Collaborating and community feedback:

• Draft - its drafts are neat version control, has premium "ask a pro".
• Poetica - "Get feedback about your writing from people you trust, wherever they are" - not released yet.
• Google Docs - good at collaboration and export, auto-saves. Has automated versioning but without actual version *control*.

Assembling, structuring, editing and eBook workflow:

• Ulysses 3 - "All your texts. In one place. Always." Not tried, but this review says "the app reimagines the text editor in a way that visually resembles Mail and conceptually sits somewhere between iA Writer and the project-based Scrivener". Which sounds like quite a thing.
• Scrivener - looks a bit of a mess to be honest. They also have Scapple, a mind map/words-on-sticks app.
• LeanPub - "Publish Early, Publish Often - Authors and publishers use Leanpub to publish amazing in-progress and completed books". Costs $0.50 plus 10%.
• Lacuna books - "the best way to write and publish a book". Big on structuring, rendering chapters and ebooks easily.

Formats and outputs:

• Marked, Mou - because between text and html, Markdown is the popular "intermediary" format, and these (and nvALT) are good at simultaneous preview.
• And a simple Google Apps script to convert a Google Drive Document to markdown

Online publishing and attention:

• Medium - "A better place to read and write things that matter" - becoming a centre of gravity for serious writing, per-para commenting interesting
• Wattpad - an ebook platform/store/agora that isn't Kindleland.

Back to it now."
writing  tools  onlinetoolkit  rodmclaren  2013  jawriter  byword  writeroom  textmate  nvalt  pinboard  draft  poetica  googledocs  ulysses3  scrivener  leanpub  lacunabooks  marked  mou  markdown  googleapps  googledrive  medium  wattpad  howwework  howwewrite  webapps  publishing  formatting  ebooks  epub  collaboration  editing  focusing  focus  feedback  researching  epublishing  collaborativewriting  digitalpublishing  epubs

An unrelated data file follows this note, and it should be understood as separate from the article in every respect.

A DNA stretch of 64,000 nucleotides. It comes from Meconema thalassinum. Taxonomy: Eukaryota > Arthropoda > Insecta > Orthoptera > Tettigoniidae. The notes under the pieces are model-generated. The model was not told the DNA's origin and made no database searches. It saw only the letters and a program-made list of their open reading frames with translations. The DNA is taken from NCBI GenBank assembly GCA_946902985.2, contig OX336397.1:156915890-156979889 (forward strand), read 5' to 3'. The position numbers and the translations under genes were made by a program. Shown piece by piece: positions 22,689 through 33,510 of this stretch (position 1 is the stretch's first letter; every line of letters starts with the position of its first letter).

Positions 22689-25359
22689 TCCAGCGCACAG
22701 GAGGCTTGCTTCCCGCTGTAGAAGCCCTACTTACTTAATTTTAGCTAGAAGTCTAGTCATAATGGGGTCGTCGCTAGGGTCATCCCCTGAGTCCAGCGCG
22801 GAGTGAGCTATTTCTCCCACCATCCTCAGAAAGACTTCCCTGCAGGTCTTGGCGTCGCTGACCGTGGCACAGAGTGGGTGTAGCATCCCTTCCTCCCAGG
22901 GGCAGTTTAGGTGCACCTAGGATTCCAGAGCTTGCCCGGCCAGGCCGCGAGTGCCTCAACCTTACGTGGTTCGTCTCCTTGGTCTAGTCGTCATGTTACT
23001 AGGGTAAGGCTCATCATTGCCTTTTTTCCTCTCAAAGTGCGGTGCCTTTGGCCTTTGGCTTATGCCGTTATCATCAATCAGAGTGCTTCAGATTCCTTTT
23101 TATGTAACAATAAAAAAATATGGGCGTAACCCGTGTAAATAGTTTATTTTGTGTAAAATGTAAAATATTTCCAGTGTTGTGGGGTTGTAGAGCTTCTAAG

august 2013 by robertogreco
rodcorp: The file-burning stove
"One technique for managing paperwork that's fairly common in productivity circles is the Noguchi filing system, in which files are always re-filed on the left of a shelf. This results in a gradient of freshness, with old or stale files naturally sorting themselves to the right, whence they can be discarded or permanently archived.
rodmclaren  filing  memory  archiving  discarding  cv  noguchifilinfsystem 
march 2009 by robertogreco
rodcorp: Postmodern is not dead: Altermodern
"So Bourriaud proclaims that the post-modern era has ended, and been replaced by a post- (or is it hyper-?)globalisation, anti-commercial, post-geographic, post-historic ("heterochronic"), rootless, nomadic altermodernism. And this is the bit that confuses me: if the theoretical positioning is an attempt to confidently stake out a new territory and era, doesn't that gesture immediately undermine the claim that the altermodern sweeps aside specificities of space and history? But perhaps I don't understand it - my art-theory synapses are atrophied. Maybe I should read Bourriaud's Relational Aesthetics or his new book Radicant (whose organising metaphor surely a rhizomous echo of D&G?)."
art  postmodernism  altermodern  rodmclaren  rodcorp  nicolasbourriaud 
february 2009 by robertogreco